"I could have been extremely lonely sitting here, but I just came up with a lot of strategies, so I wasn’t," she explains.
However, Fisher does sympathize with others who are less optimistic.
"I could well understand if people do feel that way," she says.
Apartments for rent
Community: Apt. 3B, Roslyn Lumber Yard, Roslyn
Lease terms: $5,650 a month, one-year
Features: A 1,317-square foot, two-bedroom, two-bath apartment with floor-to-ceiling windows on top floor of a two-story building, which has a roof deck, fitness center and storage room. The apartment has water views, a custom kitchen with stainless steel appliances, fully outfitted closets and full-size washer dryer.
Listing agent: Wendy Sanders, Douglas Elliman Real Estate
Community: Apt. 2B, Boardwalk Apartments, Long Beach
Lease terms: $3,300 a month, one year
Features: This two-bedroom, 1½-bath apartment on the second floor of a seven-story building has a private terrace overlooking the Atlantic Ocean. The building, which is on the boardwalk, includes a live-in superintendent, laundry room and bike storage facility.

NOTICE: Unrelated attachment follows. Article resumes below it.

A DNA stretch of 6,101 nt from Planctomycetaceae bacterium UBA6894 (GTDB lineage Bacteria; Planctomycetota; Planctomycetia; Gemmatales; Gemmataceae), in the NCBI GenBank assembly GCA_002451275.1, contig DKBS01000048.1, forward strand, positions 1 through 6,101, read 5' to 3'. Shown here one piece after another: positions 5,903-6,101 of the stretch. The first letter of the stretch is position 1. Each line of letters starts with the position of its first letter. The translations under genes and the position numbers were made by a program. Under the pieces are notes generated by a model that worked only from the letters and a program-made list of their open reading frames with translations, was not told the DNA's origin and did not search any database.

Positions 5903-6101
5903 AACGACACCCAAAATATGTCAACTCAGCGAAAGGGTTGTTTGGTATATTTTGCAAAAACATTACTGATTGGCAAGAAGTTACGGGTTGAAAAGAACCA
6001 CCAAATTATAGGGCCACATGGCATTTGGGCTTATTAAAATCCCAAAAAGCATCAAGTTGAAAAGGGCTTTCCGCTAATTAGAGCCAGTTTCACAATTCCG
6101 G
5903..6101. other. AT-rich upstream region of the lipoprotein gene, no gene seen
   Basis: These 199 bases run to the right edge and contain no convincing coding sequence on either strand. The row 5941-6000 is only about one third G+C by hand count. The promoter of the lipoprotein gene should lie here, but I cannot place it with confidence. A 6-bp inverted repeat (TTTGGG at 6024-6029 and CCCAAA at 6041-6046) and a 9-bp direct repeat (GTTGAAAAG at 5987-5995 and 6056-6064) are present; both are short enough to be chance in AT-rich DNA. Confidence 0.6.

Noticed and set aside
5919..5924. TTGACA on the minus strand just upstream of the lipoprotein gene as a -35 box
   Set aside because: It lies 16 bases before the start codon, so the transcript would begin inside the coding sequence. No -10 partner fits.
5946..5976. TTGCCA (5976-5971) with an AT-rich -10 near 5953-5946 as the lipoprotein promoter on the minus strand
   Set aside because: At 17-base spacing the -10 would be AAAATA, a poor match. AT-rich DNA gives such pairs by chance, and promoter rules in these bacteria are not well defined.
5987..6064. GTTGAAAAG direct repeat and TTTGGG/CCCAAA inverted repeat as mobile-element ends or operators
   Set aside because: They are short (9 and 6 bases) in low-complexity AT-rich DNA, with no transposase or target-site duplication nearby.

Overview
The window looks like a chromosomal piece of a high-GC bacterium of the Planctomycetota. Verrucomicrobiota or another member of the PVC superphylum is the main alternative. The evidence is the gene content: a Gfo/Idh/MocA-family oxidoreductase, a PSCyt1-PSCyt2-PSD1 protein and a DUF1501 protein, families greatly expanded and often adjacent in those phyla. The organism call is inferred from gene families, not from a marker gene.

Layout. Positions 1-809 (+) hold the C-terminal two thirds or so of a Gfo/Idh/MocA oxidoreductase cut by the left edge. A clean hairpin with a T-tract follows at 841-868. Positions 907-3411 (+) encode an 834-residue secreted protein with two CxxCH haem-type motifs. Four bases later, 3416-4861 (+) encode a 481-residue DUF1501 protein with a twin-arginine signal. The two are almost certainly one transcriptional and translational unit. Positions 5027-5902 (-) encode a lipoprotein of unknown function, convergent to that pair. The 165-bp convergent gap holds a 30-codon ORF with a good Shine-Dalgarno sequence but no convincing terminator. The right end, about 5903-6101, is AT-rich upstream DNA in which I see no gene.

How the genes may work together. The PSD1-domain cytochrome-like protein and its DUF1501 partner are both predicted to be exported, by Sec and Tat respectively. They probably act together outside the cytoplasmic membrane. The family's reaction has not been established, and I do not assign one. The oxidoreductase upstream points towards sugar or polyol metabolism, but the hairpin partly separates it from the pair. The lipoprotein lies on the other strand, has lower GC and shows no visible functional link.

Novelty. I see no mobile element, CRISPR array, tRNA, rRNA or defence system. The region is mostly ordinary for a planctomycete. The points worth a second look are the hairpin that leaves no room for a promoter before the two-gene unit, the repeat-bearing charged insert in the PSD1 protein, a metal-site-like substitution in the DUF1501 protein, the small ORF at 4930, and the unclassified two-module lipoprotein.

Listing agent: David Kasner, Century 21 American Homes
Community: Apt. 215, 30 Greybarn Lane, Amityville
Lease terms: $2,475 a month, one year
Features: A loft-style, 850-square-foot, one-bedroom, one-bath unit on the second floor of a three-story building, the apartment features 9-foot-7-inch ceilings, stainless steel appliances and quartz counters, NEST Smart thermostats, ButterflyMX intercom system, and a washer/dryer. The Greybarn complex offers amenities such as a clubhouse with library, fitness center, billiards room and screening room, a pool and two dog parks.
Listing agent: Greybarn rental office